With some 80 kids crowded into the school, Prateep's family received an eviction notice from the Port Authority. But officials relented as support for her school grew.

The Port Authority gave her a site for a school, which the Bangkok Metropolitan Administration recognized a couple of years later. On Prateep's insistence, it also ended its policy of barring children without birth certificates from school.

"For the poor, the only way out of poverty is education," said Prateep. "But if you do not have an ID, if you have to keep moving because you are being evicted, how do the children get an education?"

She said her family was forced to move six times when she was a child.

"The port authorities would just say, 'We need this land,' and they would put all your belongings outside, and tear down the shack."

Prateep began educating Klong Toey's residents about their rights, including resisting evictions.

Still, while many residents have lived there for three generations, city officials are reluctant to upgrade facilities because they do not want them to stay put, she said.

In 1978, Prateep received the Ramon Magsaysay Award for public service. She was 26 years old, among the youngest recipients of the award, known as the Asian Nobel Prize.

Her citation said Prateep was recognized for "bringing learning, better health, and hope to impoverished children otherwise denied services."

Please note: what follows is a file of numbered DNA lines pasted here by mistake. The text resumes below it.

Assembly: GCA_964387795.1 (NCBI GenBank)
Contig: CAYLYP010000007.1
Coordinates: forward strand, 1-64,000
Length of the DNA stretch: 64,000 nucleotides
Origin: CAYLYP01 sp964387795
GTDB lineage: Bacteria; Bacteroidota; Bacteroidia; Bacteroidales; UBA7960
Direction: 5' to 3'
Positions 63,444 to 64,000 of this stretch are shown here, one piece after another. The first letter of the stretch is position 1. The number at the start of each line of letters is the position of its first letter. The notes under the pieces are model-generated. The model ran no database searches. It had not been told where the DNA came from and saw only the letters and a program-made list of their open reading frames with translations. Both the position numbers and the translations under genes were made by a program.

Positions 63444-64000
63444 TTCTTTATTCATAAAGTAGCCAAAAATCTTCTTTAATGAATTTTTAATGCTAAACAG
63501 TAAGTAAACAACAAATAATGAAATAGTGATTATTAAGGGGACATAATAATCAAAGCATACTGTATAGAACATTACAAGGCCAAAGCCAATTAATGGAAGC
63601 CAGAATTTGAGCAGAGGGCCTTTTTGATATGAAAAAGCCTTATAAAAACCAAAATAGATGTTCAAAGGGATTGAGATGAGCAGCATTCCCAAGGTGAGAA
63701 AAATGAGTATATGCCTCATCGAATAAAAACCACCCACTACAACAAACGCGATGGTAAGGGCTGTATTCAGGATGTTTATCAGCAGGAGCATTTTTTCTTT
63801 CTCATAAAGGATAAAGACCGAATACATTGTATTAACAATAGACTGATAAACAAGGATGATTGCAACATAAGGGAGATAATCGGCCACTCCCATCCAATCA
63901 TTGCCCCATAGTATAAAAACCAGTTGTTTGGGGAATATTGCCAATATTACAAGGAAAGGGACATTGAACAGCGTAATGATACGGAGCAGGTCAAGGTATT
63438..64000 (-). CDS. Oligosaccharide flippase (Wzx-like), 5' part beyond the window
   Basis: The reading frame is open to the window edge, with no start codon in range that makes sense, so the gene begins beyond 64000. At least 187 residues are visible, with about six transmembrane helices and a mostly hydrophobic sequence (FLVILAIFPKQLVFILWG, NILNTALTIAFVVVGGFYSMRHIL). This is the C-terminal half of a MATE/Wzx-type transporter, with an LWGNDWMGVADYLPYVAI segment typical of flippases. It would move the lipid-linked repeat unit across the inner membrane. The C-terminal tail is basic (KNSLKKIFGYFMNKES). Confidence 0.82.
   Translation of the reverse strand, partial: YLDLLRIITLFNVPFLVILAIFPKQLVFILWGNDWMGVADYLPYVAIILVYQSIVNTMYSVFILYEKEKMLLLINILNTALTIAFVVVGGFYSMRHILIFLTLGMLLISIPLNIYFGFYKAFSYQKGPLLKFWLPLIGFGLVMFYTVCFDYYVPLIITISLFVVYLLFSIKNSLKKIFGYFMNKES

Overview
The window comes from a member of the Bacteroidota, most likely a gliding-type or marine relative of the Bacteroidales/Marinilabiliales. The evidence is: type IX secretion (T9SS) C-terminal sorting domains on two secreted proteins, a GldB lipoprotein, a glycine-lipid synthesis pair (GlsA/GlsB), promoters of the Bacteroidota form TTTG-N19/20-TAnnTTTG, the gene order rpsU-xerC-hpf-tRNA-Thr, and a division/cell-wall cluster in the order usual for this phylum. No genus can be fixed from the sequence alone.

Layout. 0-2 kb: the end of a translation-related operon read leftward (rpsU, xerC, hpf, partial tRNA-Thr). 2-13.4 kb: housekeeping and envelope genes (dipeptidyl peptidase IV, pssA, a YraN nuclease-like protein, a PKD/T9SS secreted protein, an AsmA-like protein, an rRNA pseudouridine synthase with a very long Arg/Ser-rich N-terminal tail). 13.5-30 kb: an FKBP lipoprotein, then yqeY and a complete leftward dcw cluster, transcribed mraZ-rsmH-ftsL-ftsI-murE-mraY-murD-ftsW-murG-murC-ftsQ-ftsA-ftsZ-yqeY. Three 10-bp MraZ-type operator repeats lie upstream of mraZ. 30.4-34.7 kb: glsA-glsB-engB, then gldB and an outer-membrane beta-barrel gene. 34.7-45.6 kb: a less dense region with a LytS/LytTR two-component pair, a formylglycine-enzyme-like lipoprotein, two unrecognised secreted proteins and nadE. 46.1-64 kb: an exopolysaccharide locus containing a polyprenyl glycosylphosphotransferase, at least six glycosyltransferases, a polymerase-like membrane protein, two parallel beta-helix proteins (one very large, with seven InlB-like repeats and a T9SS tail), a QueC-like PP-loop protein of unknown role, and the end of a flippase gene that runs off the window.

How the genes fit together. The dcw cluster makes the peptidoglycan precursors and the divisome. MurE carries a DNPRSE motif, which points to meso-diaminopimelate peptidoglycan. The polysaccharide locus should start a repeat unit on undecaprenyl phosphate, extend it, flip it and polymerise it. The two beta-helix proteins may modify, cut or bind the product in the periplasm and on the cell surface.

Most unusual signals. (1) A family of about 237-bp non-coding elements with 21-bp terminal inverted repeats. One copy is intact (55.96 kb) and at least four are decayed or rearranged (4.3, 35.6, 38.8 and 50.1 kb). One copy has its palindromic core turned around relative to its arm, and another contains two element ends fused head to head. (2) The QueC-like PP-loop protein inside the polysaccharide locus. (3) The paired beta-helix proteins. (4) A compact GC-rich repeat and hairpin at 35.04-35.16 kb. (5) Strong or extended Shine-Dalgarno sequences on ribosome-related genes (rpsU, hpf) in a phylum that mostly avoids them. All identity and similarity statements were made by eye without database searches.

Prateep said she moved out of Klong Toey years ago after she got death threats from the drug gangs there.

Still insecure

The push to tear down slums and clear streets of vendors continues today, with Prime Minister Prayuth Chan-Ocha saying the poor should move from the city's slums and the riverside, so the areas can be made over into parks and walkways.

Prateep and other campaigners oppose the city's policy of resettlement, which they say cuts the poor from their social networks and limits their ability to make a living.

"Most Asian cities are wealthy now, and they want to be Smart Cities with no room for the poor," said Somsook Boonyabancha, a founder of the advocacy group Asian Coalition for Housing Rights.

"Instead, why not enable the community with funding to be part of the solution? Cities are not just about infrastructure, they are about people," she said.

On a recent weekday morning, Prateep, a trim figure with her salt-and-pepper hair worn short and a colorful scarf knotted around her neck, dropped in at a kindergarten that her foundation runs in Klong Toey.

Children dressed neatly in pink and red crowded around her, testing their newly learned English to wish her "good morning," and ask, "how do you do?"

After demonstrating a science experiment and sampling their grilled vegetables, Prateep walked briskly through the narrow alleys, greeting an old man seated outside his home, and checking on a vendor stringing flowers.

"Some things have improved here since my childhood, but poor migrants coming to the city still have nowhere to go," she said.

"Their lives are still insecure."

This story was reported by the Thomson Reuters Foundation.